“The flexibility of the fitting, in addition to the option of different beam angles available meant that it was easy for us to direct light that allowed each object to shine while still complying with the targeted low light levels.”
Pico Surface, a discreet spotlight based on a minimalist aesthetic and small footprint provided versatility through the lockable constant torque tilt mechanism and low friction bearing rotation, also lockable. These advanced features allowed Studio ZNA to precisely aim each luminaire, confident that the focus of the beam would remain consistent.
Close collaboration with Gitta Gschwendtner, the architect for the exhibition, was fundamental for Studio ZNA in order to achieve a seamlessly integrated lighting scenario that would appear 'natural' and attention to detail during the construction phase was key. Nowhere was this more key than for planning the lighting of one of the highlights of the exhibition, the massive 8m diameter canopy of Tipu’s Tent, a tent owned by the 18th-century Indian ruler of Mysore, Tipu Sultan.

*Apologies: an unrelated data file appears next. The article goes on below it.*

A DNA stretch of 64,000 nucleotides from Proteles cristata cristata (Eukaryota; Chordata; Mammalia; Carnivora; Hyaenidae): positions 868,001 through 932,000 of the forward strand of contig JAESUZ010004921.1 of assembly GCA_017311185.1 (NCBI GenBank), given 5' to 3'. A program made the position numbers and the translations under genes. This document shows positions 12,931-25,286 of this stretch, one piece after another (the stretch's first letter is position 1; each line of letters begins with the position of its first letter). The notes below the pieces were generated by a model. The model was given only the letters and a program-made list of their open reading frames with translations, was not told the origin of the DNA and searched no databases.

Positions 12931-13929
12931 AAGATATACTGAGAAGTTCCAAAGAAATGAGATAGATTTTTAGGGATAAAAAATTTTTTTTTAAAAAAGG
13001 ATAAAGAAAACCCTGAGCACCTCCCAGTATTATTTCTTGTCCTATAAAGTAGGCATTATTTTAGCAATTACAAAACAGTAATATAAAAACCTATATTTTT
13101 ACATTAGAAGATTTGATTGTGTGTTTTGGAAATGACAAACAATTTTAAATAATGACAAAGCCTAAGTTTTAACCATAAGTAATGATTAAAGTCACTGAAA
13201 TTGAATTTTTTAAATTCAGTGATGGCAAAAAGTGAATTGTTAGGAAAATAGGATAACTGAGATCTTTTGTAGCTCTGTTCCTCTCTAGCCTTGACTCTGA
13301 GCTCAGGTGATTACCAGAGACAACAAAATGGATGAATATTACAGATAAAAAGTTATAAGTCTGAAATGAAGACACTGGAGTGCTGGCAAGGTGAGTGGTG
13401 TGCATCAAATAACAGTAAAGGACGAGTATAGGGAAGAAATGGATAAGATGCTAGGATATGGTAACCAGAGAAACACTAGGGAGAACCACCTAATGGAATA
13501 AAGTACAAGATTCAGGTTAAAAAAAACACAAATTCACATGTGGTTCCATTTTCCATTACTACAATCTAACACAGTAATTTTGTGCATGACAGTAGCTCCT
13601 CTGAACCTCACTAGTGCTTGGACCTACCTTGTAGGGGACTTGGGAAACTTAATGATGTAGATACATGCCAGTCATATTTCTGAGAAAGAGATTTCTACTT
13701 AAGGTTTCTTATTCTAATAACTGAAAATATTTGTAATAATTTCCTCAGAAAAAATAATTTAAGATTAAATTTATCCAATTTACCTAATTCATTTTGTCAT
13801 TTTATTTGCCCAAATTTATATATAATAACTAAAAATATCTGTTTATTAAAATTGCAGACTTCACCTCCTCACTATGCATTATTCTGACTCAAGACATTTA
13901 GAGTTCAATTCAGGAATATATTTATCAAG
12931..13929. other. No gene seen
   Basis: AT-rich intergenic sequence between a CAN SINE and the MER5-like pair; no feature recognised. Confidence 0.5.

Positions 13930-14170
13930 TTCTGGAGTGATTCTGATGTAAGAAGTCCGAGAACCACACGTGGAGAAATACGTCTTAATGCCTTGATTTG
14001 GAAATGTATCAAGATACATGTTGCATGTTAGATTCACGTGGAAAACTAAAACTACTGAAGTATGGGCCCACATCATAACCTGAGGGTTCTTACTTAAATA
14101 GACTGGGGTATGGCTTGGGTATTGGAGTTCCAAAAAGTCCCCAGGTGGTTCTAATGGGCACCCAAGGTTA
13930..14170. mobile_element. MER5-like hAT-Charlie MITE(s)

Displaying this spectacular fabric canopy and walls was a key challenge for the exhibition team. While the canopy still has all of the original guy ropes, these were not used to pitch the tent, due to the inappropriateness of putting this antique fabric under tension, as well as being a potential trip hazard in the open exhibition space.
Accordingly, it was determined that a supportive mounting system was to be developed, that both provided visitors the exhibition with an opportunity to see as much of the canopy as possible as well as support the more fragile cotton areas of the canopy.